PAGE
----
It's been a while since Apple introduced a new product and it looks like the wait will soon be over, as today it announced its first major event of the year. It'll take place later this month and it focuses on education, one of the company's core markets. The location for the spring event is a bit unusual, given that Apple has a perfectly good venue in its spaceship campus in Cupertino. It'll be held in Chicago, at the Chicago High School, Lane Tech, on March 27.
It's become quite clear that the idea of having major updates available in a timely fashion remains a distant dream for many Android users. Lots of smartphones remain a version or two behind the latest big release of the popular operating system, even though the hardware is more than capable of handling it. Trouble is it's not (just) obscure companies that are failing users, but major players too. Take Samsung and the Galaxy S8 for instance.
Laptops and detachable tables have come a long way in recent years, becoming smaller, lighter and more energy-efficient with each new generation. But, even though they're more portable, they're not necessarily easy to use on the road as well. What I mean by that is that connectivity remains limited to Wi-Fi for the vast majority of devices that hit the market these days. If you don't have coverage, you have to set up a hotspot on your phone. And that's a shame.
@jaykannan Just that though? He does have some views that research doesn't back up, based on what I read.
You also have to look at the culture that people have. Decades ago, women weren't allowed to vote in many Western countries. So, baby steps, but forced equality is a bad idea...
Muck Rack makes it simple to find people, tweets, or articles that mention any name, keyword, company, hashtag etc. We've compiled this guide to help you make the most of your search.
Selecting a term
Start searching tweets, articles from media outlets, articles mentioned in tweets, journalists'
names, titles and bios with some suggested searches:
Companies or Topics (e.g. iPhone, Microsoft)
Phrases (e.g. "cloud computing") — use quotes to keep the terms together
Twitter handles (e.g. @username) — returns those who have mentioned or replied to
Names (e.g. "David Pogue")
Hashtags (e.g. #sxsw, #london2012)
Bio details (e.g. vegan, Olympics, father)
Muck Rack's Advanced Search allows for many boolean operators.
Find results that mention multiple specified terms, use AND or
+. For example, ensure each result contains both Elon Musk and Mark Zuckerberg by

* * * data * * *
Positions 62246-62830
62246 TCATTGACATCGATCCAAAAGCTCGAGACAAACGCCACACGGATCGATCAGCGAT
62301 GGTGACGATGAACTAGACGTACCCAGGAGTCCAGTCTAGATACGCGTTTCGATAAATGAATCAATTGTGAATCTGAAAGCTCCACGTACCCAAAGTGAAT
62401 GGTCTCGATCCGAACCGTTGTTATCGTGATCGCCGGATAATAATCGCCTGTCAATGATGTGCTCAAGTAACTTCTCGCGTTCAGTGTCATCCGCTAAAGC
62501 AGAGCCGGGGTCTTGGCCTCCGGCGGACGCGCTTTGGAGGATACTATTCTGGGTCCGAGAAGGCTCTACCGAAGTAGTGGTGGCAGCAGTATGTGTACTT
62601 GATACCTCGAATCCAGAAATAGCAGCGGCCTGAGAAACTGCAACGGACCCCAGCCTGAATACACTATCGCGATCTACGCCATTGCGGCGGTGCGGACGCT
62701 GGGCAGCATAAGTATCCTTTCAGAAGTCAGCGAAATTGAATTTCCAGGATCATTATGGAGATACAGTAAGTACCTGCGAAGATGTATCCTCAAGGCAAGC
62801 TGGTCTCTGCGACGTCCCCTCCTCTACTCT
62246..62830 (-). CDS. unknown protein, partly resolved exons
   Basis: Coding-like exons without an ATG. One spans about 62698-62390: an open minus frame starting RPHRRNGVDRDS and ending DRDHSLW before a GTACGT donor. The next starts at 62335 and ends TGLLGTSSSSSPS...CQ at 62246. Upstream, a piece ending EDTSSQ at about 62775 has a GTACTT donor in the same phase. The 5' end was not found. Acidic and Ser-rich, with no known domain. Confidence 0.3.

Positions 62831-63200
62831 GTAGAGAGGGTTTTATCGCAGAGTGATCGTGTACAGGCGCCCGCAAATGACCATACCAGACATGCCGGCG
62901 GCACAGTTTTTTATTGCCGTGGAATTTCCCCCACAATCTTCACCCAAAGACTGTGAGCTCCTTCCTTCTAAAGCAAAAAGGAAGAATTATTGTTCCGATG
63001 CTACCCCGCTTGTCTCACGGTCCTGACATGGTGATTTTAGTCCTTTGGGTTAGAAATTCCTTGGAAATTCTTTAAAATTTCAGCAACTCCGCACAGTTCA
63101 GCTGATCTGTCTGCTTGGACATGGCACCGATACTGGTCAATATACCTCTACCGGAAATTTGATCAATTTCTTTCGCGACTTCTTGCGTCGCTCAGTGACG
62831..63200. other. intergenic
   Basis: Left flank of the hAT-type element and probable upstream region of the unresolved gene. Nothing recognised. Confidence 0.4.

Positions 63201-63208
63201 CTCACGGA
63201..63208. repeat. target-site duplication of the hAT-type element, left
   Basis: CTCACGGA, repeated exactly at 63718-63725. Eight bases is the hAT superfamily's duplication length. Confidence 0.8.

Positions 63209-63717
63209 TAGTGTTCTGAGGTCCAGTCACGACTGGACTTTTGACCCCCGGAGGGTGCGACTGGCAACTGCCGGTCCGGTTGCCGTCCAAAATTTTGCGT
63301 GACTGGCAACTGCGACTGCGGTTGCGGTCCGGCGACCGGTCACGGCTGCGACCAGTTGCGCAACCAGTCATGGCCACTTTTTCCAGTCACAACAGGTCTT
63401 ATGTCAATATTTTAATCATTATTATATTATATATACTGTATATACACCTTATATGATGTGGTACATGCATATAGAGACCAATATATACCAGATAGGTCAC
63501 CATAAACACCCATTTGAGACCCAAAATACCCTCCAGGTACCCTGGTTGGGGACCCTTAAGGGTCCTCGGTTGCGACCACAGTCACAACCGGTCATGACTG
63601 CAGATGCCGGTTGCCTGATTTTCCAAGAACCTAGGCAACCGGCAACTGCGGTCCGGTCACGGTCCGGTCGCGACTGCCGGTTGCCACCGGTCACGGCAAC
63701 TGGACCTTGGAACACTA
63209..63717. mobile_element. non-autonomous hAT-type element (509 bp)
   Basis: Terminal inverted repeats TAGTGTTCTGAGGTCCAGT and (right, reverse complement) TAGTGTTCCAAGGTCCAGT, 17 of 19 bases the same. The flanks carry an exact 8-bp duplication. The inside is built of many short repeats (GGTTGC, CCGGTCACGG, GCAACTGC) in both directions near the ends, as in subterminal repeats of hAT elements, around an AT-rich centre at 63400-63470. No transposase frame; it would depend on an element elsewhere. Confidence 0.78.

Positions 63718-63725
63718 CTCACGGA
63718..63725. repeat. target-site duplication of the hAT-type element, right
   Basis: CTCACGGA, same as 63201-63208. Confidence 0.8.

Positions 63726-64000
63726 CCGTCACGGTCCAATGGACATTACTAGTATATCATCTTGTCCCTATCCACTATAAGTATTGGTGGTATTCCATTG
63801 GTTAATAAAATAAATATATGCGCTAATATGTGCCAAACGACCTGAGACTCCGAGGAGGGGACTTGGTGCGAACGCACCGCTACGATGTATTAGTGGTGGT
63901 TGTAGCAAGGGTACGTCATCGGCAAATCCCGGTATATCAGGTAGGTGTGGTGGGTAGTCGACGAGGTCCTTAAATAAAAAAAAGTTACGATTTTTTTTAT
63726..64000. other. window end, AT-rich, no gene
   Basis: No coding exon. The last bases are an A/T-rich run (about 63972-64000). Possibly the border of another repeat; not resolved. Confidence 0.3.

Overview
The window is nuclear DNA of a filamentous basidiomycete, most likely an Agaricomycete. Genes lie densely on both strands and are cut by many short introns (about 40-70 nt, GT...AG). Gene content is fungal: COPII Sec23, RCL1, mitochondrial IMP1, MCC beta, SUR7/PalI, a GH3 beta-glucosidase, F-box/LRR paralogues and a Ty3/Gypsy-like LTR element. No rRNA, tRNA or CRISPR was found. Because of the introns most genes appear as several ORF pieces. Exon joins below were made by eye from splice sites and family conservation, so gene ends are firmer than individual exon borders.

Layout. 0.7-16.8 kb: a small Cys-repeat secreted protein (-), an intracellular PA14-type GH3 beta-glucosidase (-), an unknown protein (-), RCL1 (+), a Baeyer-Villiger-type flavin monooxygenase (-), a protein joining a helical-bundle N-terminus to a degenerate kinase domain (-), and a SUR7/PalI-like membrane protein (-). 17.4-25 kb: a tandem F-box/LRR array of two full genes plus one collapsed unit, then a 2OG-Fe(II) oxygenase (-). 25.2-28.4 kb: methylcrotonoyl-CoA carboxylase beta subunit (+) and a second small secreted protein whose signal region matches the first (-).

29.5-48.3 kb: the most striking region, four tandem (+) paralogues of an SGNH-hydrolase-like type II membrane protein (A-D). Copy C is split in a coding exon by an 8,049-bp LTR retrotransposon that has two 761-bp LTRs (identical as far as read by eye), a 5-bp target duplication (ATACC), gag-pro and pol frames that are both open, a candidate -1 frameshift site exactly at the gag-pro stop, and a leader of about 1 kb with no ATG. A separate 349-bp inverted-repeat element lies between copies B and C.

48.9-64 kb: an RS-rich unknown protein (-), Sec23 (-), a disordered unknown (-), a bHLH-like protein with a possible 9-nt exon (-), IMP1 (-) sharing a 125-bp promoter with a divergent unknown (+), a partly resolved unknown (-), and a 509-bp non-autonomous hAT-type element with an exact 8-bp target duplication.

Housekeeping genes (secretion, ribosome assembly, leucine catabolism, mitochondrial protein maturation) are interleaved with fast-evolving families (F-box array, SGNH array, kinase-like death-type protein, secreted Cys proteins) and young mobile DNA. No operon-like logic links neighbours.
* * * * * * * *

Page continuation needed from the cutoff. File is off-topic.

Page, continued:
searching Musk AND Zuckerberg or Musk + Zuckerberg.
Use the operators OR or , to broaden your search when you'd like either of
multiple terms to appear in results. (This is the default behavior of our search when no operators
are used). For example, results will contain either cake or cookie by searching cake OR cookie or cake,cookie
Use NOT or - to subtract results from your search. For
example, searching Disney will yield results about the Walt Disney Company as well as Walt Disney
World Resort. To exclude mentions of Disney World, search for Disney -World or Disney
When using one of these operators with a phrase, enclose it in quotation marks. For example, you can
find results about smartphones excluding Apple's iPhone 4S by searching smartphone -"iPhone
Exact case matching or punctuation
If you're searching for a brand name or keyword that relies on specific punctuation marks or capitalization, you can
find results that match your exact query by adding matchcase: before the keyword you're searching for, like matchcase:E*TRADE .
Use parentheses to separate multiple
boolean phrases. For example, to find journalists talking about having fun in Disney World or
Disneyland, search for ("disney world" OR disneyland) AND fun.
An asterisk can be used to search for any variation of a root word truncated by the asterisk. For example, searching for admin* will return results for administrator, administration, administer, administered, etc.
A near operator is an AND operator where you can control the distance between the words. You can vary the distance the near operation uses by adding a forward slash and number (between 0-99) such as strawberries NEAR/10 "whipped cream", which means the strawberries must exist within 10 words of "whipped cream".